In nearly direct opposite fashion of their longtime division mates in Cleveland, the Pittsburgh Steelers have thrived in the post-merger era perhaps more than any other team. At first glance, the Steelers’ no. 12 position on the all-time winning percentage rankings table makes little sense, especially as the Oakland/LA/Oakland/Las Vegas Raiders are 3 games better despite emphatically losing for most of the 21st century.
But that no. 12/11 spot is in actuality a testament to the Steelers’ incredible success before 1970, as going into that season the Steelers had run up little more than a five-decade history of bottom feeding.
How bad were the Steelers from their inception as the Pittsburgh Pirates in 1933? It is nearly impossible to exaggerate just how lame this franchise was for so long. The team’s first 10 seasons in the NFL resulted in a cumulative 27-75-6 record, representing an average season of 3-7-1 or 3-8. During the war years of ’44 and ’45, the Steelers temporarily ceased operations in Pittsburgh, loaning assets and players in the two seasons to the Philadelphia Eagles and Chicago Cardinals, respectively. The teams were known popularly by sportswriters of the time as the Steagles and Carpets, both for obvious reasons.
When the war ended, the losing continued. From 1946 to ’70, the Steelers managed just five winning seasons and an 0-1 playoff record. The team’s cumulative record through to the merger: 157-247-18, or a .393 winning percentage.
Everything changed with the arrival of Chuck Noll (and, more than a few say, modern anabolic steroids). After stripping down and rebuilding the roster, Noll in six years built an all-star team based on draft choices Joe Greene (1969); Terry Bradshaw, Mel Blount (1970); Jack Ham (1971); Franco Harris (1972); Lynn Swann, Jack Lambert, John Stallworth and Mike Webster (1974). This led to creation of one of the top five NFL teams ever, one that bagged seven AFC Central titles and four Super Bowl wins in the 1970s.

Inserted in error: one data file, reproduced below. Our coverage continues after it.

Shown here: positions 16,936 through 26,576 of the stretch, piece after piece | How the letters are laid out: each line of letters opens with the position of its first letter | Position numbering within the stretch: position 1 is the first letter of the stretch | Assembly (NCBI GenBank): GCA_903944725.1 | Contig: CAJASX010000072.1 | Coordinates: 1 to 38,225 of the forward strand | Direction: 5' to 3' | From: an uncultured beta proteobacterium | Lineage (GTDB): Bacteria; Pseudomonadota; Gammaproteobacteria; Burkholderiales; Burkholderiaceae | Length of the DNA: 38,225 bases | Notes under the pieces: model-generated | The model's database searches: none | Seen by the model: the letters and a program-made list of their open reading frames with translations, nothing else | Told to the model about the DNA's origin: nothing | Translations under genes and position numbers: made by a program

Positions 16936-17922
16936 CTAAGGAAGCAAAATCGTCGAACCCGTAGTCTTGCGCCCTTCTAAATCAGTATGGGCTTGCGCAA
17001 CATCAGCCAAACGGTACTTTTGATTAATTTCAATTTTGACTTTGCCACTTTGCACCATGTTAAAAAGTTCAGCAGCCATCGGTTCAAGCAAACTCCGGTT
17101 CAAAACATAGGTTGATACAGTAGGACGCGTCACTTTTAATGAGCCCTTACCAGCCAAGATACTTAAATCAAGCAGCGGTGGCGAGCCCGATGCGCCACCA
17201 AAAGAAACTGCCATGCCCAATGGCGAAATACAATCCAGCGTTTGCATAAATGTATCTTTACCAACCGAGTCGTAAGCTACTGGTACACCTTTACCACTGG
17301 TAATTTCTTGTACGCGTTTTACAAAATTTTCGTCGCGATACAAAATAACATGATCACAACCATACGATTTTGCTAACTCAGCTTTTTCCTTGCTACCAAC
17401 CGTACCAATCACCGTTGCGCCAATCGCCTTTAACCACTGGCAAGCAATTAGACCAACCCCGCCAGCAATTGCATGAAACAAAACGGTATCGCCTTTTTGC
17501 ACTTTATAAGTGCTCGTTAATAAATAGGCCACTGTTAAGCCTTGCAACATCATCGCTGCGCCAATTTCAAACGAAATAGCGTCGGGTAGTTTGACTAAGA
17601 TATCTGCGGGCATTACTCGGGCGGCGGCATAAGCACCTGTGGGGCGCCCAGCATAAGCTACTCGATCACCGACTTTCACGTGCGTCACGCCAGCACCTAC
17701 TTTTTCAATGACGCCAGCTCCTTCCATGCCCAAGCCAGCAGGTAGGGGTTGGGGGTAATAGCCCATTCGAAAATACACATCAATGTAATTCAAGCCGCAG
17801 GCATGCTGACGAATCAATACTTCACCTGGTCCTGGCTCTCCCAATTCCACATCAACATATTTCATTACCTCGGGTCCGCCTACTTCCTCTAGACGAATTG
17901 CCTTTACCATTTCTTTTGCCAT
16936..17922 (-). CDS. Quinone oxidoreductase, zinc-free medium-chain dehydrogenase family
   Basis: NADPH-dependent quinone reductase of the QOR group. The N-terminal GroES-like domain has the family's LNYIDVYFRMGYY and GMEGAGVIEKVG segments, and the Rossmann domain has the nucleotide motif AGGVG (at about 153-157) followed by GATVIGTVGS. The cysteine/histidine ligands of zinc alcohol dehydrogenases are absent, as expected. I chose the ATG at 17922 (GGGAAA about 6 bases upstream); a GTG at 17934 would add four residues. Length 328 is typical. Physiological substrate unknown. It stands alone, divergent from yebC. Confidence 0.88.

Noll ultimately retired from the team in 1991 and, incredibly enough, the team has hired just two head coaches (Bill Cowher and Omar Epps) going into the 2018 season and the default expectation for the franchise has become that of a perpetual Super Bowl contender. Since Noll’s departure, the Steelers have played in three more Super Bowls and have won two. The Steelers have had just seven losing seasons since ’72 and, given the general incompetence in Cincinnati and Cleveland plus Joe Flacco’s roster-killing contract in Baltimore, the Steelers will certainly remain a playoff team into the 2020s.
By the way, the Steelers’ record since the AFL/NFL merger is – ready for this? – a ridiculous 462-305-3, or a .602 winning percentage for an average season of about 10-6. Dude.